Stanley (+1/+4): For you people who are all about the score, here is my reasoning. Last week, Stanley was outstanding and that was the first hint of how good he may be relative to other rookie LTs (who don’t tend to be good, even if drafted in the first round). The score is intended to reflect how much my expectation for his 2016 contribution has changed and the first game changed it a lot. In a sense, Stanley entered the 2nd game as a nearly fully valued stock. He almost duplicated his game 1 effort versus the Colts, but there is limited room for upside valuation. I bumped him another 1 and I think +1 more would be appropriate if he plays this way the next 2 games, but he’s not starting like Matt Judon as a 5th round selection or with the enormous baggage of Matt Elam. That said, he’s played 2 preseason games and 47 graded snaps at a high level and it is entirely appropriate to be elated with what he has accomplished to date.

Urschel (-1/-1): DNP. We could have a LG controversy brewing in Baltimore, I’m guessing that might generate slightly less talk show traffic than Mallett/Johnson.

Wagner (0/0): He was shed by Bates that blew up Forsett’s 1-yard run (Q2, 12:53). He was also bulled by Walden for a pressure (Q2, 0:53). I included Wagner in the preseason review group because he’s returning from an injury-plagued 2015 where he wasn’t moving well. We’ve seen enough in 2 games to know he won’t lose his starting job at RT and we’ll have in-season scoring to determine his progress relative to last year, so I’ll drop him from review next week. The Ravens have 3 significant free agents following 2016, Williams, Wagner, and Juszczyk. It would be great news if all 3 played so well they earned huge contracts even if the Ravens could only retain 1.

Wallace (0/0): He played just 14 snaps and was not targeted. He’s been solid at camp with the bulk of his passes from Flacco. The coaches may feel there is no need to disrupt that.

Waller (-1/-2): He was listed as the targeted receiver just once, on the interception by Jerrod Johnson (Q3, 13:45). I think that was probably intended for Butler, but neither receiver had a shot at it. I will say that if those routes were both run properly, the play was a disaster waiting to happen with 2 receivers ending in close proximity. Waller’s negative score is a function of injury. Even though he has passed the concussion protocol, he may miss some practice time and he does not have much before the season (and his suspension) begins.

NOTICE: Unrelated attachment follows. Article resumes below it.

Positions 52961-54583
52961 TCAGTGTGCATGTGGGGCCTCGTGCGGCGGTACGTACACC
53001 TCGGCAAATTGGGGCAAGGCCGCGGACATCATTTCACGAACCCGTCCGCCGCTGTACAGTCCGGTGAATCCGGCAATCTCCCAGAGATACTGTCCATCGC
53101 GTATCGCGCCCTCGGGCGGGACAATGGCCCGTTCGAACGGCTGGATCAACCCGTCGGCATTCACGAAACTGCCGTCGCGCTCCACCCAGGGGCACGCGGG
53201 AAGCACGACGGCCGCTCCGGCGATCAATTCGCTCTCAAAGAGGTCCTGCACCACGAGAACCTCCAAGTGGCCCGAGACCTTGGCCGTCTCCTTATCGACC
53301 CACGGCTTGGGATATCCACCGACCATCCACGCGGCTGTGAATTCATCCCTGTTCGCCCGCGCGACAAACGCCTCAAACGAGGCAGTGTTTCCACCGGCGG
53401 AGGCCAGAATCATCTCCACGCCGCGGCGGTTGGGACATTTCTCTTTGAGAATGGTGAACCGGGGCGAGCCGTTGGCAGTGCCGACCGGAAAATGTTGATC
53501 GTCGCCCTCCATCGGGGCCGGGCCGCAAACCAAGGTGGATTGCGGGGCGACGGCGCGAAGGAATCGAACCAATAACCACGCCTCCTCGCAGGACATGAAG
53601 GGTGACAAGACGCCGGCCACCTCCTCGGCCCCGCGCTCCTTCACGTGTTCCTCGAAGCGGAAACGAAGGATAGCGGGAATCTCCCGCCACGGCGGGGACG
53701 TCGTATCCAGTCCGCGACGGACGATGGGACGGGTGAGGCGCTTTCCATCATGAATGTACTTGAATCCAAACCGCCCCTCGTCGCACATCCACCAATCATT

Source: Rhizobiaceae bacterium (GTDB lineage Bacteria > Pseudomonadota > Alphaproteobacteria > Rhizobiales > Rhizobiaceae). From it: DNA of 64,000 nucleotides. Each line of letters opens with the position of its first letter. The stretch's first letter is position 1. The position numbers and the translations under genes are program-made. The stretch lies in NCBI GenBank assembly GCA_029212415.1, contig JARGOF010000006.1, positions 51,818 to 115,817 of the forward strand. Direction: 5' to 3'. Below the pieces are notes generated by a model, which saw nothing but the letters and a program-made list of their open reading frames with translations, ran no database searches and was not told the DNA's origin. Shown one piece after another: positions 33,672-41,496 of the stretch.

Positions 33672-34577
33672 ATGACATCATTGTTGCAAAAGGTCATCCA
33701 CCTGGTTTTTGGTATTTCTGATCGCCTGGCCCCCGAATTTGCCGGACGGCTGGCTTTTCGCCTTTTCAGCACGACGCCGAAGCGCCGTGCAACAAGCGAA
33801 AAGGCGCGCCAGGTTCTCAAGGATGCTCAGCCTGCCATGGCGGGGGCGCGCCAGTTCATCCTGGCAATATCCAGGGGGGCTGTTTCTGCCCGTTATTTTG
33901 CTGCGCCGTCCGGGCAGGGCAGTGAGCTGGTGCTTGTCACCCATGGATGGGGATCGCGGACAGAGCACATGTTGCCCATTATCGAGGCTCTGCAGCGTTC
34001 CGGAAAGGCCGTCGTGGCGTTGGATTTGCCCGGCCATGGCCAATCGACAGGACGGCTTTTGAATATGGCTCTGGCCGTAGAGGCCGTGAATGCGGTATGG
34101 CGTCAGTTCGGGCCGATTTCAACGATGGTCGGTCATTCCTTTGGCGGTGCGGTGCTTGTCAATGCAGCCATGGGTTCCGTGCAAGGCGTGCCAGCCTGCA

Watson (0/0): Ben was not targeted in 13 snaps, a common affliction. Put me down for “unconcerned”. He’s been a favorite target for Flacco in camp.

Wesley (+1/-1): Because it’s preseason, I don’t do a full offensive line scoring, particularly for the 2nd/3rd string. It’s a good sign that he didn’t show up with a pass blocking note. However, he failed to maintain his level 2 block (Q4, 13:08), which may have cost Dixon a touchdown. He also recovered the ill-advised grounding fumble by Johnson (Q3, 4:43) which could have been a disaster had the play been called properly on the field.

West (0/+1): West had some good runs, but the failure to follow the great blocks from Stanley, Lewis, and Aiken on the fake reverse (Q2, 8:04) was a bad time to ad lib. I’d also like to see less hurdling from him, because it entails both injury and turnover risk. Both the hurdles I noted (Q2, 13:35 and Q3, 0:53) resulted in minimal additional yardage. His screen reception on the left side (Q3, 2:12) was an uncashed opportunity to make CB Williams miss in the open field. He doesn’t have to convert all of those, of course.

Williams, Maxx (-1/0): DNP. There should be a lot of competition for skill position snaps in 2016. In an ideal world, that means rested players who can wear down a defense, but of the 53, there will probably be 2 skill position players who have to sit each week. Given the TE depth, those may include Williams at times in 2016.

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Ken McKusick

About Ken McKusick

Known as “Filmstudy” from his handle on area message boards, Ken is a lifelong Baltimorean and rabid fan of Baltimore sports. He grew up within walking distance of Memorial Stadium and attended all but a handful of Orioles games from 1979 through 2001. He got his start in sports modeling with baseball in the mid 1980’s. He began writing about the Ravens in 2006 and maintains a library of video for every game the team has played. He’s a graduate of Syracuse with degrees in Broadcast Journalism and Math who recently retired from his actuarial career to pursue his passion as a football analyst full time.

If you have math or modeling questions related to sports or gambling, Ken is always interested in hearing new problems or ideas.

He can be reached by email at filmstudy21@verizon.net or followed on Twitter @filmstudyravens.